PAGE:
Tag Archives: found objects

Kenny Scharf, Inner and Outer Space at Deitch Projects

Kenny Scharf Face Painting
All Photos By Gail

Whether you’re seeing his colorful works out on the street, or in the gallery, Kenny Scharf has one of the most instantly recognizable styles in the contemporary art world. Deitch Projects downtown is currently hosting Inner and Outer Space, an ambitious exhibit of Scharf’s newest works which features several distinct collections that provide evidence of Scharf’s enthusiasm for expanding his oeuvre, while staying true to the playful characteristics of his work that his fans love the most. Continue reading Kenny Scharf, Inner and Outer Space at Deitch Projects

Shawn Thornton’s Pareidolia at Cue Art Foundation

Shawn Thornton Painting
All Photos By Gail

The first time I was exposed to the minutely-detailed and unconventionally psychedelic paintings of Philadelphia-based artist Shawn Thornton, I thought I was looking at paintings of vibrantly colorful circuit boards. It’s an easy misconception to make, I suspect. Thornton’s canvases are dense with the intersecting lines of diagram-like designs and irregular grids, which often contain images of birds, animals, people, or even the artist himself. While he’s shown extensively at the Fleisher/Ollman Gallery and Stephen Romano Gallery here in NYC — and Thornton’s work was also featured in an episode of HBO’s High Maintenance (which, as an aside, is a fantastically entertaining show) — but his unique artworks have a chance to gain greater exposure in the solo exhibit, Pareidolia, which includes works produced in a variety of media between 1995 and 2017, up now at Cue Art Foundation.

Shawn Thornton Painting

Since I have previously seen and written about an exhibit by artist Tahiti Pehrson which was also called Pareidolia, I know that the exhibit’s title refers to a psychological phenomenon involving a stimulus (an image or a sound) wherein the mind perceives a familiar pattern where none actually exists. This is a very appropriate title for Thornton’s body of work, and especially this expanded collection, which showcases not only paintings but also includes found-object sculptures and video installations.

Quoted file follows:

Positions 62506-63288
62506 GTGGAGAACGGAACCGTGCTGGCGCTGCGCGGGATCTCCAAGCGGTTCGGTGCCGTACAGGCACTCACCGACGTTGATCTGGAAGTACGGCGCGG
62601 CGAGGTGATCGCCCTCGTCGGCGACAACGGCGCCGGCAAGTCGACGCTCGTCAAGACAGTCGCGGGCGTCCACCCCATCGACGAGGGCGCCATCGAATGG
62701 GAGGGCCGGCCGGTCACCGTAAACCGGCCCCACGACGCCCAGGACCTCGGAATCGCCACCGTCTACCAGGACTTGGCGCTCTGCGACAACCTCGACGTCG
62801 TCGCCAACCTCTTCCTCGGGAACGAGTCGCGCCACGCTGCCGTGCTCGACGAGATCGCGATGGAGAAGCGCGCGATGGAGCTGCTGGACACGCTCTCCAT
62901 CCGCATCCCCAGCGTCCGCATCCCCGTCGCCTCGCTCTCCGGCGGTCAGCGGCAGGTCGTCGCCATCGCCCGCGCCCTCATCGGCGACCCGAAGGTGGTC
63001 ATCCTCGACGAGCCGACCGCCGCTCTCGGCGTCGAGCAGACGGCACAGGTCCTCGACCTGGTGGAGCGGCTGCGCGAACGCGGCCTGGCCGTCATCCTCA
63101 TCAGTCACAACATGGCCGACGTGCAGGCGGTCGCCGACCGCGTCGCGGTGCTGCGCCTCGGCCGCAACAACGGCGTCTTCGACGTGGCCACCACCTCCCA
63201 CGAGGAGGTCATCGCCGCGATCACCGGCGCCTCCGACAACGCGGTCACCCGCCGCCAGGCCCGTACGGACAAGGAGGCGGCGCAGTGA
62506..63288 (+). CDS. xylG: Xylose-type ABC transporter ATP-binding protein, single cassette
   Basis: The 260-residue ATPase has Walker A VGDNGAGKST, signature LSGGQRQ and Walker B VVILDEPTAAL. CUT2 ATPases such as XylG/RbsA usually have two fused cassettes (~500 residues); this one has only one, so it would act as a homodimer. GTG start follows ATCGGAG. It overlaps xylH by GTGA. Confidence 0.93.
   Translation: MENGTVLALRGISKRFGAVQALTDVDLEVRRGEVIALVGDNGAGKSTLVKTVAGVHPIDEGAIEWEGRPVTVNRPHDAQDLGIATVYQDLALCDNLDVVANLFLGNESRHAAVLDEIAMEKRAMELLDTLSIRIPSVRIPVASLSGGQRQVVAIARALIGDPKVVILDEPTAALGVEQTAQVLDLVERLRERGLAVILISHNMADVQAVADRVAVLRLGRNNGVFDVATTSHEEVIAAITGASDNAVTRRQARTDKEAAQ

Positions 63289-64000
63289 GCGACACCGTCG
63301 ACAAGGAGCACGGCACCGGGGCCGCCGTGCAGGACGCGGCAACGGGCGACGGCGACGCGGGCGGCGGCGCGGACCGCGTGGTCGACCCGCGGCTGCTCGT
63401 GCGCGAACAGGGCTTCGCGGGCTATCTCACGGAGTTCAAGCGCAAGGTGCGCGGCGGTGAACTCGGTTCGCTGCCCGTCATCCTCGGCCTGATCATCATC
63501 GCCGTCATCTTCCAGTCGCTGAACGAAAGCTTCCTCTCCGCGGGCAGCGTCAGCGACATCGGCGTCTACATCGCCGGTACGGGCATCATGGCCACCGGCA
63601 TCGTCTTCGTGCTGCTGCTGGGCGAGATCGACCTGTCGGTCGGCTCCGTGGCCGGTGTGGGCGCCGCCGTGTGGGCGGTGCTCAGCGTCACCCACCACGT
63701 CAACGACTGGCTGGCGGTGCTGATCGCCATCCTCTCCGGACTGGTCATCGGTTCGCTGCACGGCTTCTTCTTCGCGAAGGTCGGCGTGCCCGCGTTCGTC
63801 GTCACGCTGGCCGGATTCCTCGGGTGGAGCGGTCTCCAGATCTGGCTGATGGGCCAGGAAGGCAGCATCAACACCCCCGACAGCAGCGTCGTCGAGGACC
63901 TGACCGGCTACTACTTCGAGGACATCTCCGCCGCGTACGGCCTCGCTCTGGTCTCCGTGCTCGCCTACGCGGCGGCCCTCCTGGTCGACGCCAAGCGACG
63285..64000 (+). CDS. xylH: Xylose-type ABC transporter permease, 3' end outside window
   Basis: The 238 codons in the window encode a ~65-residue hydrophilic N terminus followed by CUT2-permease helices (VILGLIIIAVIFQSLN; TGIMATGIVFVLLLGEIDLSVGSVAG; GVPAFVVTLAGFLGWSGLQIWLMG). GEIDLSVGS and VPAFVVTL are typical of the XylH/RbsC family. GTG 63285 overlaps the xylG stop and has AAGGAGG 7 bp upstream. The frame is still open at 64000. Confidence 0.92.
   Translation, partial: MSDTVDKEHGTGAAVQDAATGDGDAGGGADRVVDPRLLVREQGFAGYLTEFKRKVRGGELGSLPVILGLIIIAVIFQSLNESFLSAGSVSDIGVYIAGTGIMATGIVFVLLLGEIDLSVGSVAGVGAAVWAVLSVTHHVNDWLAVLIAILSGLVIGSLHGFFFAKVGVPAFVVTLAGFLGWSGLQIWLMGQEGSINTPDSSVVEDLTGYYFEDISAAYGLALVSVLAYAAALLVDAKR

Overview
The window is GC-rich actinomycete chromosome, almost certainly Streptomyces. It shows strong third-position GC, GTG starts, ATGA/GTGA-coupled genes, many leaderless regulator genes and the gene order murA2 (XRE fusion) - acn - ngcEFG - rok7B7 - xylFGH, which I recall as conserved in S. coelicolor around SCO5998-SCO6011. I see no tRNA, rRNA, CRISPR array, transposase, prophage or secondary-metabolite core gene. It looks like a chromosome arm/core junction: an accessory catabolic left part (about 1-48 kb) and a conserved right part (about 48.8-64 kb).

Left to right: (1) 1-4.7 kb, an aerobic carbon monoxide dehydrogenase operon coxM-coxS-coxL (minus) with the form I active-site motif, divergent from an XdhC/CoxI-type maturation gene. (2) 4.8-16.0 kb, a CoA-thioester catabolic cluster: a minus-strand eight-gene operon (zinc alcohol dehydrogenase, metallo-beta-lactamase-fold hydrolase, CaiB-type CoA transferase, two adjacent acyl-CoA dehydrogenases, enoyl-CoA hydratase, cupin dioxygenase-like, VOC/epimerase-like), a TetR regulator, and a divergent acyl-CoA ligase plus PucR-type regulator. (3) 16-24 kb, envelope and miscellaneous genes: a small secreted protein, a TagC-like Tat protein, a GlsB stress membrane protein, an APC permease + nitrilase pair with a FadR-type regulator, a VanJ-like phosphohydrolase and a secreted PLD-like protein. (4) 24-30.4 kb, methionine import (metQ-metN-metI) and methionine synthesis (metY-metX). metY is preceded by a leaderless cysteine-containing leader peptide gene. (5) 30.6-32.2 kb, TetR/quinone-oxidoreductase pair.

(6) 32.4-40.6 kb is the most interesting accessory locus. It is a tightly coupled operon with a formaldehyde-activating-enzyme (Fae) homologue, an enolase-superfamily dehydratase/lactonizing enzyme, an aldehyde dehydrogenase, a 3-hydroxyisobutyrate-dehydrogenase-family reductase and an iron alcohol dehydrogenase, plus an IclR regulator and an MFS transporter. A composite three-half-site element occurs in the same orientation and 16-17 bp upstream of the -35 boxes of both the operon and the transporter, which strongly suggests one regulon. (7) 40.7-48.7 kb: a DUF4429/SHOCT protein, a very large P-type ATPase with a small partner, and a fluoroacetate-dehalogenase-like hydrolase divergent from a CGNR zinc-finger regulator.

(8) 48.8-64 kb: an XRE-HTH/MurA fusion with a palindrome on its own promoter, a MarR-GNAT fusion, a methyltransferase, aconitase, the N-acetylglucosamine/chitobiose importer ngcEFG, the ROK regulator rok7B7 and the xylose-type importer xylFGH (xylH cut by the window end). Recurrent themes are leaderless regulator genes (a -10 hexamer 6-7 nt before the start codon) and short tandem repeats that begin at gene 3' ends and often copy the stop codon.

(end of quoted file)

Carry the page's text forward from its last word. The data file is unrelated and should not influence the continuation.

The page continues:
Toy and Found Object Sculpture

There are two large assemblage sculptures in Pareidolia which remind me very much of the work of artist Matthew Dutton, whose art is always so enigmatic and captivating; like something you’d see in a fever dream. I love that Thornton can transform a combination of vintage toys, furniture and ordinary household items, like a carousel clothespin hanger, into a fantasy device that appears to have some kind of practical function or purpose.

Toy Sculpture Detail
Detail from Above Sculpture

Elephant and Giraffe Installation View

This altar-like tableau, starring a whimsical plastic Elephant and Giraffe stuffed with tiny lights, also features antlers, tree branches, bells, padlocks, vinyl LP discs, and tiny living plants.

Elephant Close Up

Really great.

Mandolin and Painting

Serpents Egg in the Seat Of Consciousness
Serpents Egg in the Seat Of Consciousness

Many of the paintings, such as this one, feature self-portraits of Thornton hidden in the midst of other images. It turns out that Thornton’s own experiences with Pareidolia, which is evident in his hallucinatory artworks, was triggered by an undiagnosed brain tumor in his pineal gland, which he lived with for over a decade.

Installation View

The above collection of small-scale paintings directly reference the artist’s experience with surgery to remove the tumor.

Green Flame Hypnosis
Green Flame Hypnosis

It is not a coincidence that these paintings resemble maps of Thornton’s psyche.

A Fracture in the Golden Mean
A Fracture in the Golden Mean

Paintings like these can take Thornton over a year to complete, and there are no accidental brush strokes.

Lobotomy of the Ghost Mechanics - Scarab Timetable
Lobotomy of the Ghost Mechanics – Scarab Timetable

Brahmastra for a New Age (UFO / Time Machine)
Brahmastra for a New Age (UFO / Time Machine)